You Be The Judge
Test your knowledge of the Five Freedoms and see how you match up to the courts...and fellow citizens.
Student Religious Speech
In June 1998, Antonio Peck and his classmates were given an assignment to create a poster about the environment.
The five-year-old turned in a poster with religious images and written references to God and Jesus. School officials rejected it and allowed Antonio to submit a second poster.
The second poster was a crayon drawing of children picking up garbage, with a kneeling man in a flowing robe nearby reaching out his hands to the clouds above. There were no words identifying the figure as Jesus.
School officials displayed the poster but folded it in half so the picture of the robed man was not visible. The Pecks filed a lawsuit in November 1999, accusing school officials of violating Antonio's First Amendment right to free speech.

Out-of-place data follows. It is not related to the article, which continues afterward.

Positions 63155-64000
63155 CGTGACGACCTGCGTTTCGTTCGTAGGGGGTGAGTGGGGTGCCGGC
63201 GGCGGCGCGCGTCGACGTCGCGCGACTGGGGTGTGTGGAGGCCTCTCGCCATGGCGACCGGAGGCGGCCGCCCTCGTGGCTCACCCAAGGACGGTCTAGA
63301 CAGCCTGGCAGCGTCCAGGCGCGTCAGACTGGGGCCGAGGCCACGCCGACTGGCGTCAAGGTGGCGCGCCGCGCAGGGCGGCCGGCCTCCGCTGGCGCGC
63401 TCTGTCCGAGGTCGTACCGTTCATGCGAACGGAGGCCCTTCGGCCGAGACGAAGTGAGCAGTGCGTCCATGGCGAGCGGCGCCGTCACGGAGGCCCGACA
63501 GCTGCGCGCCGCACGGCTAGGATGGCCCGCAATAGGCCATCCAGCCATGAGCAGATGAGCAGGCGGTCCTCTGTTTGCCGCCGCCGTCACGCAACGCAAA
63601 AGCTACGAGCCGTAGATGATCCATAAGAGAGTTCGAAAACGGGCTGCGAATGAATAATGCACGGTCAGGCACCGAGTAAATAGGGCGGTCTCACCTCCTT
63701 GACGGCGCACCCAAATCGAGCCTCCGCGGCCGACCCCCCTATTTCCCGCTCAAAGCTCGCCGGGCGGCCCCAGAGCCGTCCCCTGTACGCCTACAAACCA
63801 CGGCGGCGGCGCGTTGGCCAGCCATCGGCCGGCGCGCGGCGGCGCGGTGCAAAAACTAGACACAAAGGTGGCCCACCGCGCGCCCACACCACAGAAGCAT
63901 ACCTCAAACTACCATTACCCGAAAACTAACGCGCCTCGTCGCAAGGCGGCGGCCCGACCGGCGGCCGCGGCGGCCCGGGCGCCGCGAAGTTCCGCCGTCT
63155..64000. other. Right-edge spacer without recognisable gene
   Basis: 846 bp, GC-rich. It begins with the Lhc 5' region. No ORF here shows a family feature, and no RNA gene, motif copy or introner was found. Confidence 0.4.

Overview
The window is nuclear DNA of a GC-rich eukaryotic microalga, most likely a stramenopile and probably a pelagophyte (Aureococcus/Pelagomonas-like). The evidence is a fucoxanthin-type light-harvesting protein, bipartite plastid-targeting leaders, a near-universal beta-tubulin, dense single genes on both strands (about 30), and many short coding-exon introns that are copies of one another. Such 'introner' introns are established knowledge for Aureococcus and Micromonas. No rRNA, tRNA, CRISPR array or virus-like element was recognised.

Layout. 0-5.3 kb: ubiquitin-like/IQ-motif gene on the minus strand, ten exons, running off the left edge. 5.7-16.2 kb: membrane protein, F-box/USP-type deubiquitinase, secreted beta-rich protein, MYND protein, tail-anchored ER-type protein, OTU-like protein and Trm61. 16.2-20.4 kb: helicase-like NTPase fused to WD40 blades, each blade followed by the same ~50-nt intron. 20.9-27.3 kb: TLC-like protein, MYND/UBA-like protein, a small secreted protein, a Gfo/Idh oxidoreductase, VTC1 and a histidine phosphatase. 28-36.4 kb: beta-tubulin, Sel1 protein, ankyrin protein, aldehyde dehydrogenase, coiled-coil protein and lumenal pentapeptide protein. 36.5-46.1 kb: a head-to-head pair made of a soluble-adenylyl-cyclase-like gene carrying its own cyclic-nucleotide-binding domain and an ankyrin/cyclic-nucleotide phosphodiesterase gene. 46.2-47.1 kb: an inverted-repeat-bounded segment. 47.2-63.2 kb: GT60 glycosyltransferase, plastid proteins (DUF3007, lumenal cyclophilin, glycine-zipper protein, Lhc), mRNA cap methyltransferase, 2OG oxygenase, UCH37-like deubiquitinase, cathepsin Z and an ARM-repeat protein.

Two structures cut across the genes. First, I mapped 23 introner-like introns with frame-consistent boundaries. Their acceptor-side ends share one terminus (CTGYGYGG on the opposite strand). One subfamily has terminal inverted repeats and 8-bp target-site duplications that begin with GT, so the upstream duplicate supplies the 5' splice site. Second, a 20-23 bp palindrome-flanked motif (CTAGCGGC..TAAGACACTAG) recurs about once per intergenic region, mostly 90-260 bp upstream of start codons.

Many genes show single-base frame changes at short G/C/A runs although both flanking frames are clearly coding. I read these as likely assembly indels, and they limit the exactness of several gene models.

May a school bar a kindergarten student from drawing Jesus on a poster about saving the environment?
A. YESThe child’s poster didn’t deal with the assignment, which was about environmentalism. The teacher would have reacted the same way even if a more secular, but equally ancillary, symbol (such as Smokey the Bear) had been used.
B. NOSchools may not discriminate against the religious viewpoints of students, especially when they address permissible subjects in response to class assignments. The First Amendment’s Free Exercise Clause is designed to protect this inalienable right.
C. NOAlthough students have some First Amendment rights outside of school hours, they surrender those rights at the schoolhouse gate. The school’s need for order and control is more pressing than an individual student’s right to free expression.